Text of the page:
Improved Eye Contact
Q&A Session 3 with the Director of The Son-Rise Program
Topic: Improved Eye Contact
Q: Hello Bryn!
My name is Mikael Tuvesson. My son’s name is Johan. He’s 4 1/2 and autistic. My wife Ewa and I were at the Start-up in Rotterdam this January. It was a great experience! We were so full of the 3 Es when we came home. I started to make the playroom, made arrangements with my employer to work part time. Everything was going well. We started to spend time in the playroom with Johan. We set out to do 2 hours each and then a break and so on. At first we were joining “only”. Improved eye contact! Great we were on the right track. But now we seem to stay in the same spot, It’s really difficult to try to engage Johan to a game. It’s only biting, pulling hair and chewing on his own sweater that seems interesting now. If we just ignore him, trying to take something down to play with ourselves, not pushing him, he goes crazy. He grabs the toy and throws it back up on the shelf.
Another thing is that if I go into the playroom after Ewa, he doesn’t want to stay in anymore. He screams and tries to reach for the doorlock. I have been in there for more than 1 hour but he still wants to get out. I don’t feel so good in these moments. I try to think back on the week in Rotterdam but with every passing day, the 3 Es seem to fade.
I would be very pleased if you can give me a good thought.
Name: Mikael T. Country: UK Child: Johan, 4 1/2 Diagnosis: Autism
A: Dear Mikael,
Thank you for writing. The program in Rotterdam was very, very special for all of the staff and I am excited to hear that you have been able to begin the program and work with Johan in the playroom. It is natural, after time, to have new and different questions than you may have had at the Son-Rise Start-Up Program.
In terms of your question about his throwing objects and crying etc, In my last Q&A session I replied to Richard and Branka Novakovic (who took this same program with you in Rotterdam). Please do read the response. They ask a question about their daughter crying, and I gave them many suggestions and areas to explore in order to help with this. I believe most of what I wrote to them would directly apply to your situation.
I also think it is important for you to find ways to continually keep yourself excited and motivated for this program. Look back to the Manual which you recieved at the program you attended, read the book “Happiness Is A Choice”, listen to some of the audio tapes we have available: all of these things will help you to feel optimistic, upbeat and passionate about helping your son.
Allow these resources to support you.
In terms of offering games to Johan, be sure to consider:
Timing: Is he in the middle of an “ism” when you are offering this toy? Perhaps he is not involved enough with you in that moment to take an interest. Be aware of his attentiveness to you before offering games, it may be harder for him if he is less involved and easier to participate when he is more involved.
Persistence: If he pushes a toy away, or says “no” – I would respond and put it away. Then, I would wait a few minutes and offer something else, or the same thing again..I would persist!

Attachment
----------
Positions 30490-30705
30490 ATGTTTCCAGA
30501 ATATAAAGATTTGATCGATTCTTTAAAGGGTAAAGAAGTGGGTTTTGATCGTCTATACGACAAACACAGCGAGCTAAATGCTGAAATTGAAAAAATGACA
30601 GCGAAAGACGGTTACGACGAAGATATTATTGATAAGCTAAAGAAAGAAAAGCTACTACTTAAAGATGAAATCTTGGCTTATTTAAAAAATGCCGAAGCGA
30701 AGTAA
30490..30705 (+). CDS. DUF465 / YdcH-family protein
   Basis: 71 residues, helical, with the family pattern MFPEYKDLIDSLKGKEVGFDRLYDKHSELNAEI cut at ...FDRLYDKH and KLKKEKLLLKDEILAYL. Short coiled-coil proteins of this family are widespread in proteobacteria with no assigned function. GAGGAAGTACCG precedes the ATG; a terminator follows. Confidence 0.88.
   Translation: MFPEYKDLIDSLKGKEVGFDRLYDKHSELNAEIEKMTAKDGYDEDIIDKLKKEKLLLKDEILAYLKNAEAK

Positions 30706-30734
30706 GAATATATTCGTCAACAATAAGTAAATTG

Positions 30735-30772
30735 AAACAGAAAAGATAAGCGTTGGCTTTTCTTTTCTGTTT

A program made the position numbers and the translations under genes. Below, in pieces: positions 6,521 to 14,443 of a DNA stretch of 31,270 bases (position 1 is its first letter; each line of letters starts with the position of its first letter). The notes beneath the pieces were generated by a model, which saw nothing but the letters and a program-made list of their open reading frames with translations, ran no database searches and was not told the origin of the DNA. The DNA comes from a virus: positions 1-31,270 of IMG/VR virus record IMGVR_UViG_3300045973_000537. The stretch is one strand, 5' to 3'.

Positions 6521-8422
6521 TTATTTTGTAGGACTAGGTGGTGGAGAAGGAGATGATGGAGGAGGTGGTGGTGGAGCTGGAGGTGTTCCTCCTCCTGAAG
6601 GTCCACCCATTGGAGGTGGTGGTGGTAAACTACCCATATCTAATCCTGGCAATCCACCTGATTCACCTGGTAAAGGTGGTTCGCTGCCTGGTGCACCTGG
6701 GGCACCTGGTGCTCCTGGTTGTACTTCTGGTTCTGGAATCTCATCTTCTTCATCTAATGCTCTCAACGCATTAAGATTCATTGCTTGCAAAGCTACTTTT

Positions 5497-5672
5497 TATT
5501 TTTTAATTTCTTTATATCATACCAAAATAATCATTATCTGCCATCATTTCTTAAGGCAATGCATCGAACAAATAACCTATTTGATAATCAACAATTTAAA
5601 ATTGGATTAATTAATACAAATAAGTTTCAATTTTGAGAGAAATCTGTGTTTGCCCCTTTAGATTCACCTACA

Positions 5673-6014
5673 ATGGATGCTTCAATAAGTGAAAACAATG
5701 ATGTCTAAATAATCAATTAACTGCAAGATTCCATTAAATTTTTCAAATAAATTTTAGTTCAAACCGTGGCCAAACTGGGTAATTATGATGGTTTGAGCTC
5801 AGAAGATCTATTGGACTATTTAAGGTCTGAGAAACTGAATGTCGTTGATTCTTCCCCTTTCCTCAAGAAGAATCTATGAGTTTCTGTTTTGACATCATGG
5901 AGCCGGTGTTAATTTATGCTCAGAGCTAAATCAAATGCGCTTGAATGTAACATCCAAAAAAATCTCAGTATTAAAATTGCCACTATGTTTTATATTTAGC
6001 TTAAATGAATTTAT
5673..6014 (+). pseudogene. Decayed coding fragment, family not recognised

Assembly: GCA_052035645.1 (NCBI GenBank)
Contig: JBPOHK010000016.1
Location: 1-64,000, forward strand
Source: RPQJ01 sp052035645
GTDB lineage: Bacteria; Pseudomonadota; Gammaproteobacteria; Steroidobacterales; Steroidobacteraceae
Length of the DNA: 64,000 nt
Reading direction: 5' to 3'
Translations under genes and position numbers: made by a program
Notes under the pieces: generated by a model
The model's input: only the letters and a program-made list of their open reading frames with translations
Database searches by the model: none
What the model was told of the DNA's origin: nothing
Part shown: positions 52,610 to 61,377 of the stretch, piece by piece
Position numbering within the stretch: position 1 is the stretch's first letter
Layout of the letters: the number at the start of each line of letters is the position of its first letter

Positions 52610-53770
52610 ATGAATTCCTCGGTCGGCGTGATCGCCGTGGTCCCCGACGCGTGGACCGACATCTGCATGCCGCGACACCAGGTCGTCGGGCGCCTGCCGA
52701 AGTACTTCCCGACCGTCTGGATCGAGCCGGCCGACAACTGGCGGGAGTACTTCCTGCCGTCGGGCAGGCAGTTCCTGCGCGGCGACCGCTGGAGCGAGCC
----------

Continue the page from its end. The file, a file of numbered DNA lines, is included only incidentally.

What are you offering? Are the games being offered related to his natural interests? Perhaps you need to spend time as a team, discussing what he likes, his areas of motivation, and creating games and activities which relate. (For example: If he likes toys made of sponges: can we introduce letters and numbers cut from sponge material? If he likes trains, can we create a fun game where we throw a ball to each other and I give him a ride on my back like I am a train?) If you can offer items which include his interest, this will greatly increase his tendency to participate.
When he wants to go out of the room, I think the most important factor is how you are feeling. You had written that you do not feel that good during those moments; so I would start there. Really focus on knowing that he is doing the very best that he can. If he could do it more easily, he would. And you are doing your best too. Focus on the love you feel for your son and, although this may sound funny, don’t feel that you have to stop him from going to the door or even crying. You can be honest with him and explain what time the door will open. You can explain to him, “honey, even if you cry, the door isn’t going to open until _____”. Be aware of whether or not you might be moving quickly when he acts this way, or trying to get him away from the door in such a way that you might be more interesting than when he isn’t at the door. (Again, the list of questions in the other response would apply to this situation). You could even go to another part of the room and play by yourself for a while, and see if he comes over. Tell him you want to play with him and that you will start a game, and when he is ready, he can come and join you!
You can also call us for a consultation with one of our teachers to help you with this further, if that would be helpful for you and your family. Otherwise, know that your excitement for the playroom and belief in it – will truly make a difference for Johan.
Let us know if we can help you further.
With warmest regards,